Tech

An AI Has Simulated 100,000 World Cups And Discovered Who’s Going to Win This Year


With the biggest event in the soccer calendar now underway, fans are speculating on which team might emerge victorious from the 2018 World Cup in Russia – and an artificial intelligence model based on 100,000 simulations has made its prediction too.

 

Using a database of statistics from previous tournaments, and three different AI methods to crunch the numbers, the international team of researchers behind the work thinks Spain is going to emerge victorious… but it’s going to be close.

At the moment the bookmakers are backing Germany to be World Cup winners, but the AI analysed both the strength of the teams and their route to the final. While Germany would beat Spain in a one-off game, the models showed, the German team is likely to face more difficult opponents through the course of the competition.

“By analysing the winning probabilities conditional on reaching the single stages of the tournament, it turns out that the fact that overall Spain is slightly favoured over Germany is mainly due to the fact that Germany has a comparatively high chance to drop out in the round of 16,” write the researchers.

The research team was made up of academics from Technische Universitat Dortmund, the Technical University of Munich in Germany, and Ghent University in Belgium.

They used three techniques to process the statistics: Poisson regression (interpreting and weighing many different variables), ranking method (evaluating the current strength of each team), and the random forest approach.

 

For the World Cup, the random forest method is particularly suitable. It can be structured like a football tournament, but its secret sauce is in the way it uses machine learning to map out random branches for a decision tree – different scenarios and their consequences – many times over.

By getting the AI to place emphasis on different factors when producing the decision trees, repeating the simulations and then comparing across factors, the forest method can give statisticians a better look at which factors are most important in the ultimate outcome – such as the opponents Germany and Spain are likely to face.

Compared with other mathematical models, it also gives more accurate information later on in the decision tree, where training data might be scarce.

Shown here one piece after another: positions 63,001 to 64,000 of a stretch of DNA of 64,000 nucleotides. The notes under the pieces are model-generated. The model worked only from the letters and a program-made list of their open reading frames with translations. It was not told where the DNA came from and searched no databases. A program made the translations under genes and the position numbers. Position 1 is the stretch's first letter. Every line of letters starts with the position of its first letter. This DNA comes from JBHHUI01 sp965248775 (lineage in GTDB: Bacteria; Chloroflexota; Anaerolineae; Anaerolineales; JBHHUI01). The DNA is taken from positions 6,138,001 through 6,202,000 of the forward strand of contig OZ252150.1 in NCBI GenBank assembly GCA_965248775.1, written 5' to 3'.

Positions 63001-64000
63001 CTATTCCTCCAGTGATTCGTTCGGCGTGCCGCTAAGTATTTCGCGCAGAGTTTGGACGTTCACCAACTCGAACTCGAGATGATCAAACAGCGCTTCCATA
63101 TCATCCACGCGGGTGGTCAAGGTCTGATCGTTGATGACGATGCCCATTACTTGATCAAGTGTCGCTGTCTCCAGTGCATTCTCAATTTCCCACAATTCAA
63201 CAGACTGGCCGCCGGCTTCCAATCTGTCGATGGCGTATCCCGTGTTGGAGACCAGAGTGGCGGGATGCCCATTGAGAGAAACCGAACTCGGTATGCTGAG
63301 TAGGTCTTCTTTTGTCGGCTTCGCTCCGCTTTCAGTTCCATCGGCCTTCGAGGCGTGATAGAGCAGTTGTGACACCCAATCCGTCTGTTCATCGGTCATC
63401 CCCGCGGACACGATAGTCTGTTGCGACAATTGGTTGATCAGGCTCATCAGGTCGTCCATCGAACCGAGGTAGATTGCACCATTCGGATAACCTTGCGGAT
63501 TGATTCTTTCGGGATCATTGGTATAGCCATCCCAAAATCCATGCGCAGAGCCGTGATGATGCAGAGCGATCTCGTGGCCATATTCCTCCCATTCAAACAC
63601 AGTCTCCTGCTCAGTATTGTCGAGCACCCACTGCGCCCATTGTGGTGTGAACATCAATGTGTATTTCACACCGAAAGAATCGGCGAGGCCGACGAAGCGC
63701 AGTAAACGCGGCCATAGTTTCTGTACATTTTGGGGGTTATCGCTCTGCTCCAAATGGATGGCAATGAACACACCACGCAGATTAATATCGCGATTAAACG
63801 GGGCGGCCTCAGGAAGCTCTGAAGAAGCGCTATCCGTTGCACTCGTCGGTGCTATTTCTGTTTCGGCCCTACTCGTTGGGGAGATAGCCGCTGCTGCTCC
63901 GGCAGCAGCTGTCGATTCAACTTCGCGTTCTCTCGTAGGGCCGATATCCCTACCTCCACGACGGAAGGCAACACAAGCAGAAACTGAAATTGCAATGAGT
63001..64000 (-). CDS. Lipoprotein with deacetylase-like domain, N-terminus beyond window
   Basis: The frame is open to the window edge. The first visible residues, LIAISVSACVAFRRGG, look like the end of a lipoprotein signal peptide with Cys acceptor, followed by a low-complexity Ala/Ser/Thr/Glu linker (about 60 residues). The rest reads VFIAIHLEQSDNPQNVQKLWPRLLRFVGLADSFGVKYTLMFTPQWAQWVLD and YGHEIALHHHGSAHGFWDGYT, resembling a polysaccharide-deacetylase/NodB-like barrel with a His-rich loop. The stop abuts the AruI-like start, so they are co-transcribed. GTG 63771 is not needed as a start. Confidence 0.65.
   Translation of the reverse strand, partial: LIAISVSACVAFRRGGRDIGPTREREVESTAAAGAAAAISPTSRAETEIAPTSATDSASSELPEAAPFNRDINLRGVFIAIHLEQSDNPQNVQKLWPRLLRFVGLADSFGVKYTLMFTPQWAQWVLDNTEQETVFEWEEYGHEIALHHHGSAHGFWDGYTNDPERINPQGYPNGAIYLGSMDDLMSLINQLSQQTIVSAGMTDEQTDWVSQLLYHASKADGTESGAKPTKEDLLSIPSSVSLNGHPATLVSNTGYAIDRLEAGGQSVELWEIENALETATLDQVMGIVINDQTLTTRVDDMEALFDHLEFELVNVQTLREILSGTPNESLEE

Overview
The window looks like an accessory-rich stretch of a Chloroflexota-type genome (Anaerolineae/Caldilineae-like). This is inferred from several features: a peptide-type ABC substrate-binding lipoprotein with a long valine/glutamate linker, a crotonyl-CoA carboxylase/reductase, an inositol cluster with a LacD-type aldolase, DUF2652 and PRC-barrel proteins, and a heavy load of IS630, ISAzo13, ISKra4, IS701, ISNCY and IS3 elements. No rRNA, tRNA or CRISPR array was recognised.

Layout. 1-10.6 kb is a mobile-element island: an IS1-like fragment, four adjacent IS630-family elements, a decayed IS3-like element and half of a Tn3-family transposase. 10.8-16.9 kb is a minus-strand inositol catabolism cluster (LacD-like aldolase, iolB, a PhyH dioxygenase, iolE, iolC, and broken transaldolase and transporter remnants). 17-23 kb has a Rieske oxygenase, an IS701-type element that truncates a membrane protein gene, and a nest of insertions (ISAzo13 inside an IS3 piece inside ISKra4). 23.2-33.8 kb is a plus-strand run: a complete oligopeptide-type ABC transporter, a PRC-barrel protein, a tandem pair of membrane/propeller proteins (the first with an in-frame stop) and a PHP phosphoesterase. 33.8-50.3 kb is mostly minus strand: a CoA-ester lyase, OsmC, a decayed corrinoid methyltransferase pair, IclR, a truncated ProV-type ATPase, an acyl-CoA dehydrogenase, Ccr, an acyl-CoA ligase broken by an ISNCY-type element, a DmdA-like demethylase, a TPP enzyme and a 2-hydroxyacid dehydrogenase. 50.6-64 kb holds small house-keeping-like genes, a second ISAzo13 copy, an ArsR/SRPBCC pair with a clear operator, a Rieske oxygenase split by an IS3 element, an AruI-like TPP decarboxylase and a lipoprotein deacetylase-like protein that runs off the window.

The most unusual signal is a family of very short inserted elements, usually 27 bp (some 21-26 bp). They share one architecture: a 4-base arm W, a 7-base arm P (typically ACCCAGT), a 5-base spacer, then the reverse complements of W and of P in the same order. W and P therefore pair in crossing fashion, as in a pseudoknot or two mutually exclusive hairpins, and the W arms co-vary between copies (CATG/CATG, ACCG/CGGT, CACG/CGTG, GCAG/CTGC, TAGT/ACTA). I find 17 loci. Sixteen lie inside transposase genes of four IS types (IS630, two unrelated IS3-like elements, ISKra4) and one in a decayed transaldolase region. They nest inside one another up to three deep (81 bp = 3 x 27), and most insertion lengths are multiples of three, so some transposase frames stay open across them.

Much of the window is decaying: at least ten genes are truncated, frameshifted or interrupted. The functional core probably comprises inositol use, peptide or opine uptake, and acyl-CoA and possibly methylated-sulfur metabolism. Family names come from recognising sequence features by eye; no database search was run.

The researchers plugged in a whole host of source data to inform their models. By looking back at previous tournaments, they found some factors were important (like the number of Champions League players on a team) and some were less so (like the nationality of a team’s coach).

 

With the statistics showing a combination of ranking methods and random forest trees were the most accurate predictors, the 100,000 simulations of the 2018 World Cup were run based on these models.

Spain emerged at the top, with a 17.8 percent chance of winning. Germany is second on 17.1 percent, Brazil third on 12.3 percent, France fourth on 11.2 percent, and Belgium fifth on 10.4 percent.

Saudi Arabia, meanwhile, has a zero percent chance of reaching the final. (Apologies to anyone rooting for them.)

Keep your eyes on your tournament wall charts though – should Germany make it through to the quarter finals, the last eight teams, the team has an equal chance with Spain.

The probabilities of teams progressing and winning. (arXiv.org)

Not everyone agrees with that assessment though. Financial firm Goldman Sachs has trained its own machine learning engines on the World Cup in Russia and reckons Brazil is going to emerge victorious. The Goldman Sachs calculations also involved elements of random forest modelling.

Of course soccer, and sport in general, has a long history of upsetting both bookmakers and AI models. It’s very difficult to take into account everything that might affect a team’s performance – and what machine learning algorithm can predict a spectacular goal being created out of nothing?

Still, it’s interesting to look at the statistical methods involved in predicting what’s going to happen in Russia. By the evening of the 15th of July, we’ll know if those hundred thousand AI simulations got it right.

The study has yet to be peer-reviewed, but is available on the arXiv.org pre-print server.

 



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